Action News Now shines a light on founder Matt York and his organization that is working with technology in developing countries to save lives. The video takes a look at what the organization does, where they’ve been, and what technology they use along with what kind of developmental topics OMPT addresses. From a small town in Northern California, they have influenced over 20 countries with the work they are doing.
Special thanks to Upgraded Living for publishing a wonderful magazine spread on OMPT. Titled “Giving Voices to Those Who Count”, the article highlights the Chico-based nonprofit and their international influence. The organization’s goals, history, and members are discussed as well as future projects that OMPT is currently working towards. By encouraging people to adopt new and positive behaviors through video technology, OMPT is working toward developmental change in the poorest nations on the globe.
We are excited to announce a new partnership with Corel, a software company focused on the innovation of products including everything from graphics and video to office software. With their donation of the video editing software Pinnacle, we will now be able to disseminate these resources into communities where the need for video education is needed. This donation not only provides beneficiaries with the tools they need to continue to make video long after the OMPT team is gone but also gives our team the ability to travel further and facilitate even more training programs.
The Consumer Technology Association published an article on the work that OMPT has done by providing technological resources to the globe’s poorest and least developed nations. The article gives a brief history of OMPT, its method, and goes into detail on how technology is advancing development and opening up communication through technology. OMPT creates the opportunity to improve learning and disseminate information more efficiently, which is a step in the right direction when battling global issues such as poor healthcare. Locally produced content that is in a native language and stars local people in the informational videos is part of what makes this process successful. Simple production and easy distribution is what OMPT teaches with easy to use technology that provides a platform for crucial information to easily be shared to help further global development.
One Mobile Projector per Trainer (OMPT), a non-profit that revolutionizes how information is delivered to remote populations through tech-based solutions, is pleased to announce that it has selected the Canon Vixia HF R700 as its new dedicated camera model. OMPT trains organizations in the 50 poorest countries in the world to use video for poverty alleviation. Videos on topics such as disease prevention and agricultural training are shown to communities on battery-powered video projectors that can be taken to the most remote regions of the planet.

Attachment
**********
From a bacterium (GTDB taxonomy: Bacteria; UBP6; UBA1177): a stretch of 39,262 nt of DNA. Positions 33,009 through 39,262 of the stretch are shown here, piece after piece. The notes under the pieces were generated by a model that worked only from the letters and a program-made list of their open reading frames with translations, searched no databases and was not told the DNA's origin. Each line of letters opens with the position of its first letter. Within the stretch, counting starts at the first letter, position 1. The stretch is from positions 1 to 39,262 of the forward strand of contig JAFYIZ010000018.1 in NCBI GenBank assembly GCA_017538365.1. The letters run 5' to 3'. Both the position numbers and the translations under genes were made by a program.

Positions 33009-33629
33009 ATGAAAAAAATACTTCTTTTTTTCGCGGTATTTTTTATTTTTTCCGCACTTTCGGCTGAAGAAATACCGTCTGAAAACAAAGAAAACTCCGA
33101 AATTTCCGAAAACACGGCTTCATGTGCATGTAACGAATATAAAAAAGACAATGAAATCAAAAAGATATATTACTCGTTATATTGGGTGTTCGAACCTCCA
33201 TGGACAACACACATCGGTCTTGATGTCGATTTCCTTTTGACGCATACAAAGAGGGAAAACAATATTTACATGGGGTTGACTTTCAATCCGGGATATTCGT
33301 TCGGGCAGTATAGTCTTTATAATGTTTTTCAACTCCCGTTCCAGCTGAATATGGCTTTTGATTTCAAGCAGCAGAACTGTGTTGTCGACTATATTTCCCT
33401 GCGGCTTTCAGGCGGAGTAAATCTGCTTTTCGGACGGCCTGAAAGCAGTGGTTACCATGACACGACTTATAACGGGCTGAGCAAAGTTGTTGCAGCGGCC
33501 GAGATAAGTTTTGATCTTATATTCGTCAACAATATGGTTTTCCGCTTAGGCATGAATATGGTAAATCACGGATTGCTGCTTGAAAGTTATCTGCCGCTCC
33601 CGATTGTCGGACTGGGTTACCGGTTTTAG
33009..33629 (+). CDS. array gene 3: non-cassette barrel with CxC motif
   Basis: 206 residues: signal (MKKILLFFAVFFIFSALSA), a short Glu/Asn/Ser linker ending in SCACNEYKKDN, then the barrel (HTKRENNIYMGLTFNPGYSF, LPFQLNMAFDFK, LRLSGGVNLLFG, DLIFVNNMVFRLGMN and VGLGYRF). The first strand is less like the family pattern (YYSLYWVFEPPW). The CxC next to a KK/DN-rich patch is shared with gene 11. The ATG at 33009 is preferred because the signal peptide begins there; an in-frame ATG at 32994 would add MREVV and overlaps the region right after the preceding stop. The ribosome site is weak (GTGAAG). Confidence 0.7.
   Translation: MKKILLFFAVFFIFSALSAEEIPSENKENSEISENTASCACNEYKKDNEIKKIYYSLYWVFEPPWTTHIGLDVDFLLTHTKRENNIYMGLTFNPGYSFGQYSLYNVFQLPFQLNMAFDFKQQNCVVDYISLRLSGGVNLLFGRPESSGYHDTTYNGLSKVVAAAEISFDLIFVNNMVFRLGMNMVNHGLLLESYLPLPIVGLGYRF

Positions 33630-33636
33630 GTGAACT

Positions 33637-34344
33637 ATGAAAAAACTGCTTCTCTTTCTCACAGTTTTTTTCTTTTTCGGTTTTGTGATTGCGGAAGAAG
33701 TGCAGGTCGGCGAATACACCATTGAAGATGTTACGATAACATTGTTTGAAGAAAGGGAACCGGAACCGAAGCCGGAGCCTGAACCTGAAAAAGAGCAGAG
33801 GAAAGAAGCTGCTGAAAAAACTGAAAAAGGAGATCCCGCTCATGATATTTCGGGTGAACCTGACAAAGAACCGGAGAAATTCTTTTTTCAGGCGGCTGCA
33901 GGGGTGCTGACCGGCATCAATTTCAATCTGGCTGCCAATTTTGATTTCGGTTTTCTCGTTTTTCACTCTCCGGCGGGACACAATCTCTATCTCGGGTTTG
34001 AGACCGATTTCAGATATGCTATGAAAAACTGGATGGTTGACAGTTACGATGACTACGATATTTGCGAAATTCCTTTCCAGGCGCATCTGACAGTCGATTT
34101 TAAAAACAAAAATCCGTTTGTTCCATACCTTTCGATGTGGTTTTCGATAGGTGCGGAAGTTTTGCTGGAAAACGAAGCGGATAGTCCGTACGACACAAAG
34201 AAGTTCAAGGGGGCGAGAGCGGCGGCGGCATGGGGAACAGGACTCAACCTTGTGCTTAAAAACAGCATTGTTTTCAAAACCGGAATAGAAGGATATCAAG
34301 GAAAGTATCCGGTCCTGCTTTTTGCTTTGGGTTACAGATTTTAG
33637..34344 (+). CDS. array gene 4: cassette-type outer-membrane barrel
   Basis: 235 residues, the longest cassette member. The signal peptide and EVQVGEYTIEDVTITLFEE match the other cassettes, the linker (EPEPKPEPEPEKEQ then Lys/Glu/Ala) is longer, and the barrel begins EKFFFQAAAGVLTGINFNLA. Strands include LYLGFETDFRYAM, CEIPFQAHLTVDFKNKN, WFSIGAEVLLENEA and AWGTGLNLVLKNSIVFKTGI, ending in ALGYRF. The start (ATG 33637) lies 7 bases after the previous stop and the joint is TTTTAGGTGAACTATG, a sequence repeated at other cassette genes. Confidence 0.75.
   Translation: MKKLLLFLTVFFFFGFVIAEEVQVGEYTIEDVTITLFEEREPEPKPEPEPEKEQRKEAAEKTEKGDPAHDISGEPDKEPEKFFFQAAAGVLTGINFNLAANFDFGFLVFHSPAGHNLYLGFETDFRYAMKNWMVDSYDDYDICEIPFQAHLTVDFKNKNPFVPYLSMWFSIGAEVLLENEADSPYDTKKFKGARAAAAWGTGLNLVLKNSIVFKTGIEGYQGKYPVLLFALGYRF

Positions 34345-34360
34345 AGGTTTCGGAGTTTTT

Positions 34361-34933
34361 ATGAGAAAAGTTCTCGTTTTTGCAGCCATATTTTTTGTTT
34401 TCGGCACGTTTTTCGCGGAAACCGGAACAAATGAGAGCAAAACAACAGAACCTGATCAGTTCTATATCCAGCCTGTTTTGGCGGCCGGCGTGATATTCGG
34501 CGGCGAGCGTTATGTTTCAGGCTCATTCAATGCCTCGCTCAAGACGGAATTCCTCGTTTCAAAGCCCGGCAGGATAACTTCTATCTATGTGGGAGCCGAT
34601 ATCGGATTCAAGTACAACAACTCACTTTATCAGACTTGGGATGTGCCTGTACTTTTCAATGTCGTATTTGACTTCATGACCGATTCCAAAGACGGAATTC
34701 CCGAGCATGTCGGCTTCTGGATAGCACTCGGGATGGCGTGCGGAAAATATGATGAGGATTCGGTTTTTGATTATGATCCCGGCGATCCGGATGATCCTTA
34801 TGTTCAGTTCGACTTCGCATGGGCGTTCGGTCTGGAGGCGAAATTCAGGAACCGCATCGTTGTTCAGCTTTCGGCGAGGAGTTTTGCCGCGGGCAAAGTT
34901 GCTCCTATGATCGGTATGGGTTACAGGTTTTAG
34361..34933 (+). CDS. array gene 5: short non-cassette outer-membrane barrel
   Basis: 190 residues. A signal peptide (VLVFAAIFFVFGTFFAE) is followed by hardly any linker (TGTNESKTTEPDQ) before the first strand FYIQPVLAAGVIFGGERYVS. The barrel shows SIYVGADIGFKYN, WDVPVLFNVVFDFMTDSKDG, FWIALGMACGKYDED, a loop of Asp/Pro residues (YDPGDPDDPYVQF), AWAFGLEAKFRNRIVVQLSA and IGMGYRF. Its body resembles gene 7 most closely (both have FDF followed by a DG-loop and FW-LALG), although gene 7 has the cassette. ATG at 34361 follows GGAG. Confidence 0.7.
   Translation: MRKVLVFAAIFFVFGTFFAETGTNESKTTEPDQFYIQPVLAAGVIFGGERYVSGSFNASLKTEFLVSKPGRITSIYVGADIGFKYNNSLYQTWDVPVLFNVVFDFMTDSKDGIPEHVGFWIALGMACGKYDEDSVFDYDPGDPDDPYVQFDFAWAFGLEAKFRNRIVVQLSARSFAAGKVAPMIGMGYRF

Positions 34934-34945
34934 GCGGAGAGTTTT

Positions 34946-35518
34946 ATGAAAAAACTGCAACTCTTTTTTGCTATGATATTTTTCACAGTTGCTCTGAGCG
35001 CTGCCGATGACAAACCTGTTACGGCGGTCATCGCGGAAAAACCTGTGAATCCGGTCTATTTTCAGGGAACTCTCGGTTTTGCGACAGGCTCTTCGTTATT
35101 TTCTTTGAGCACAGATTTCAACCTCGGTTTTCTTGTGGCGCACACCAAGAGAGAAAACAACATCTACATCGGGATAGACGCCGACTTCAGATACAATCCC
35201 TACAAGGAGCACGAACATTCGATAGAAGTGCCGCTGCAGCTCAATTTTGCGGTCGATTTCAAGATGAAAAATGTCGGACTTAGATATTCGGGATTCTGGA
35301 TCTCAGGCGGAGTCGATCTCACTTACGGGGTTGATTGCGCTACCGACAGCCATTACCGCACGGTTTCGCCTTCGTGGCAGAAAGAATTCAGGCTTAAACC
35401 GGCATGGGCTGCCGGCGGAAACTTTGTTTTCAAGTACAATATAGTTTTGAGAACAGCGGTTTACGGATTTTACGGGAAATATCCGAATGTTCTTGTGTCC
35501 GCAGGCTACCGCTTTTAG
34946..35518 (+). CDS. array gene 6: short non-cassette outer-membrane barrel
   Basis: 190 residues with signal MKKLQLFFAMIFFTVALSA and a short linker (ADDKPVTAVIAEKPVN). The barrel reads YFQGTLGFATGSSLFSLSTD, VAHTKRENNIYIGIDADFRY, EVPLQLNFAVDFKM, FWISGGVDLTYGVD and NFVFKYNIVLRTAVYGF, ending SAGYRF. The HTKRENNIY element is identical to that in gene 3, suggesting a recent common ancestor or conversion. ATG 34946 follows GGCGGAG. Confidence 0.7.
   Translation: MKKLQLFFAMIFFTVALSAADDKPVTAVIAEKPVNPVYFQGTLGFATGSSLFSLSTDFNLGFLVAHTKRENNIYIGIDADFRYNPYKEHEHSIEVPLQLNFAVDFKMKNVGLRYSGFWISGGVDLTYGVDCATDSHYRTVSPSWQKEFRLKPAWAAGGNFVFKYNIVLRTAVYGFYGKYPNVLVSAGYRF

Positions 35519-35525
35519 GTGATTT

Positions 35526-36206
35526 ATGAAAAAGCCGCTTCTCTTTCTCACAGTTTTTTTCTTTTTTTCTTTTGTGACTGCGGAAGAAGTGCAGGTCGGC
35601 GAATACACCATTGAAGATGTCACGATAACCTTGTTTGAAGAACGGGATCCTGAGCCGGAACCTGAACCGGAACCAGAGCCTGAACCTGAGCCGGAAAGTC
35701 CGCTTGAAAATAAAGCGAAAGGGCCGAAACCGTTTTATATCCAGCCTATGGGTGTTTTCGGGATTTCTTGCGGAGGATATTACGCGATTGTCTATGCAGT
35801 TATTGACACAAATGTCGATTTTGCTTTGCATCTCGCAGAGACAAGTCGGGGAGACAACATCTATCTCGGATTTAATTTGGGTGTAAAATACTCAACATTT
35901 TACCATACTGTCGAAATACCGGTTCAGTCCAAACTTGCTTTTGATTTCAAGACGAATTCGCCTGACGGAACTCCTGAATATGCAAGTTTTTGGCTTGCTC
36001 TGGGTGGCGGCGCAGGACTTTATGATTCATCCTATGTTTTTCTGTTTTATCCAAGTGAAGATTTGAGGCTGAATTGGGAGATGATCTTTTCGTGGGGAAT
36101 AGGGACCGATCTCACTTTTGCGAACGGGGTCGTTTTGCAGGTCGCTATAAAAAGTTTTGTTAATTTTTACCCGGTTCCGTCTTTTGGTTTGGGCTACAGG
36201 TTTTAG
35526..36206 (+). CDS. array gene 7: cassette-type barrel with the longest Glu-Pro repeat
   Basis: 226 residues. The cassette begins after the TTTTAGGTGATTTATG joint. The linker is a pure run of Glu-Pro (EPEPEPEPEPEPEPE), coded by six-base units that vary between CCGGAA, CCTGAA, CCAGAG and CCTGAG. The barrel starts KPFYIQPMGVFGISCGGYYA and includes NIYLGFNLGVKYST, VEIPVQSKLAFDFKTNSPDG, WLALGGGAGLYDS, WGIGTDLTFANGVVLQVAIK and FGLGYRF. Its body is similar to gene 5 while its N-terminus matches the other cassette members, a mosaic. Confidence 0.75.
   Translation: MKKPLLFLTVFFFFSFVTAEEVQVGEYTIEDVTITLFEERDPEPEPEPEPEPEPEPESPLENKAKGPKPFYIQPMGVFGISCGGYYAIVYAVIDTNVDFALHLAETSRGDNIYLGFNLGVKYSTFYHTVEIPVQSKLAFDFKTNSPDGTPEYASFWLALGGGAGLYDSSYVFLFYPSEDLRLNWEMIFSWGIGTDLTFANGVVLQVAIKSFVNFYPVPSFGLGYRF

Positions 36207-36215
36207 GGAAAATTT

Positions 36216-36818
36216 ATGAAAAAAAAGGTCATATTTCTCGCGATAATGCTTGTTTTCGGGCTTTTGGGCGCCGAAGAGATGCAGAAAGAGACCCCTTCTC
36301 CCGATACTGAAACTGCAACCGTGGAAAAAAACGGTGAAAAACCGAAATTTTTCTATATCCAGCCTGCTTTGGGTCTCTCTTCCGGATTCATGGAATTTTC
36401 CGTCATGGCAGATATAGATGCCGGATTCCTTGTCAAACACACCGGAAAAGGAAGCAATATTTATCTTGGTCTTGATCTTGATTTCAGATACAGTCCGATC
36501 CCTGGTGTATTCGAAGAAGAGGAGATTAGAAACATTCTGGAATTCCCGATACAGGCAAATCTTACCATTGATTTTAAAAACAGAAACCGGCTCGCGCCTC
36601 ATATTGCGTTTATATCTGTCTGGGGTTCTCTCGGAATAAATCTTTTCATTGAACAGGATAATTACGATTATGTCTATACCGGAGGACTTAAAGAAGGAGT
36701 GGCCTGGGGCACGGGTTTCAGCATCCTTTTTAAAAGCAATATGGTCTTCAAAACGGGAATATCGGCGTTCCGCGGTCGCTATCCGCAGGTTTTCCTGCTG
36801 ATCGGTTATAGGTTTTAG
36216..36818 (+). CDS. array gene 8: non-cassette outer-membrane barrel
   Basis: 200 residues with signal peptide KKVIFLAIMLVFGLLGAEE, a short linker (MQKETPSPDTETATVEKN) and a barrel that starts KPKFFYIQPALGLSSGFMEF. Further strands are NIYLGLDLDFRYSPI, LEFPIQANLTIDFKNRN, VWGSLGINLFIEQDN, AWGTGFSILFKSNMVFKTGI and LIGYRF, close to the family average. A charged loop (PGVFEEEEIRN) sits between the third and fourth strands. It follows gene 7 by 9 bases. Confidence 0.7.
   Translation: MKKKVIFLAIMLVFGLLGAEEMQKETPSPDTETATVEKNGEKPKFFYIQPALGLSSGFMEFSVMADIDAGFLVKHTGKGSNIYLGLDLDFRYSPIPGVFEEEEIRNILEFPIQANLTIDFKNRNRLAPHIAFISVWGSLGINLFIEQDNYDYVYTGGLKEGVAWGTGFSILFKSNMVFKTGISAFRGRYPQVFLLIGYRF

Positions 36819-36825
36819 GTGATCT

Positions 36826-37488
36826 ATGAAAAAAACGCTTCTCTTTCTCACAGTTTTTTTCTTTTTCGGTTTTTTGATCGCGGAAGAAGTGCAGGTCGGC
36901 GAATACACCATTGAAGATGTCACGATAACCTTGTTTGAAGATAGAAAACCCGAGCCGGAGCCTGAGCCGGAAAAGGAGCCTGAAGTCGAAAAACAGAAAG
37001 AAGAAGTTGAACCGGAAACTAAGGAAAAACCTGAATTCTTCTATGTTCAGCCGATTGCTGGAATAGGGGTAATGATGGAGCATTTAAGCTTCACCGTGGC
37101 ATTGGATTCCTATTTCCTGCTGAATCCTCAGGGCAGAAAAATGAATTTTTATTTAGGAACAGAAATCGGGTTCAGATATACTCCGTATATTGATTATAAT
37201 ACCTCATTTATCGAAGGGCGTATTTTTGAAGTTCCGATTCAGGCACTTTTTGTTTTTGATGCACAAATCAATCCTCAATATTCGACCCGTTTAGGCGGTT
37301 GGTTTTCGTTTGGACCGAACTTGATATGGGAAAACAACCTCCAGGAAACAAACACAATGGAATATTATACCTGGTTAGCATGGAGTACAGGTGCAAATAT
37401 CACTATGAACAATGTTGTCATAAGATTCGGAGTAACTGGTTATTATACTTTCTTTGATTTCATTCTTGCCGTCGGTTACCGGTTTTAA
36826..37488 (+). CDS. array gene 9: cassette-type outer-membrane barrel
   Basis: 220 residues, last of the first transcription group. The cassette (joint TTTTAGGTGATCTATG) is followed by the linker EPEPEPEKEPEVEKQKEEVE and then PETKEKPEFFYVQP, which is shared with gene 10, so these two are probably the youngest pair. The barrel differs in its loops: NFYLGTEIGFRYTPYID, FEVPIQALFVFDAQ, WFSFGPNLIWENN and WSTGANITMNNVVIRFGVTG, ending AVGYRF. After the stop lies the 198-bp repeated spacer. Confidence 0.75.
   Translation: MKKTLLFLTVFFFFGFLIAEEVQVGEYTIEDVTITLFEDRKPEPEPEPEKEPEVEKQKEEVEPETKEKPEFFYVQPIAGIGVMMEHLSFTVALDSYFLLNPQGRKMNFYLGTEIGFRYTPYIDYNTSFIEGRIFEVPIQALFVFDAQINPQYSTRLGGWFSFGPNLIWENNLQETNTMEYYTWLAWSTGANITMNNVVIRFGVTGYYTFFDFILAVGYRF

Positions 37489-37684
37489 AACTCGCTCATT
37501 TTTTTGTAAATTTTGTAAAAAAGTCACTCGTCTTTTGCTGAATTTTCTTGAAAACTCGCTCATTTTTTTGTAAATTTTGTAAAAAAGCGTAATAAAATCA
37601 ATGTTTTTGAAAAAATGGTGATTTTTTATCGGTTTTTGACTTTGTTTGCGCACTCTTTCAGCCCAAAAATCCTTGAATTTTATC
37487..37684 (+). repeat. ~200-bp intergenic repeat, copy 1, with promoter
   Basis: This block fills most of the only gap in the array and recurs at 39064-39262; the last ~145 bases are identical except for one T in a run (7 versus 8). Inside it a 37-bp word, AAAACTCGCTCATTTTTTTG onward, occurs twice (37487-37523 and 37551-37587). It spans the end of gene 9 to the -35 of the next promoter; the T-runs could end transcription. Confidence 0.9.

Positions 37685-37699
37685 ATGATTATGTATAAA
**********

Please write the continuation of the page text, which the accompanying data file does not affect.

We want to share with you some industry-related news from our friend Matt York, founder of the non-profit OMPT (One Mobile Projector Per Trainer). OMPT was recently selected by the Centers for Disease Control (CDC) to respond to the Ebola crisis in West Africa.
Ebola. What’s your reaction to that word? Do you shudder a bit? Recoil in fear? Envision the epidemic in West Africa? Think about the Americans who’ve been infected, including the two who died? Worry about it spreading to the North State?
The Idea: Video and projectors are commonplace in the educational landscape of the developed world. However, barriers in cost, equipment size, and access to electricity have left these tools underutilized in mEducation environments in developing and low-resource environments. Recent, disruptive innovations in LED light engines and battery power allow organizations to use SD-cards and mini projectors to take their message to more areas and reach more people, while maintaining control over the end message. Since 2010, One Media Player Per Teacher(OMPT) has trained the staff of organizations to locally produce simple videos for improved learning outcomes, behavior change and sharing knowledge. OMPT found that organizations can be quickly taught to harness the advent of locally produced video and cordless projectors in as little as four days, just as organizations learned to embrace mobile phones, computers, and the internet. With improvements in solar technology, having projectors permanently dedicated to low-resource areas and classrooms is a viable option.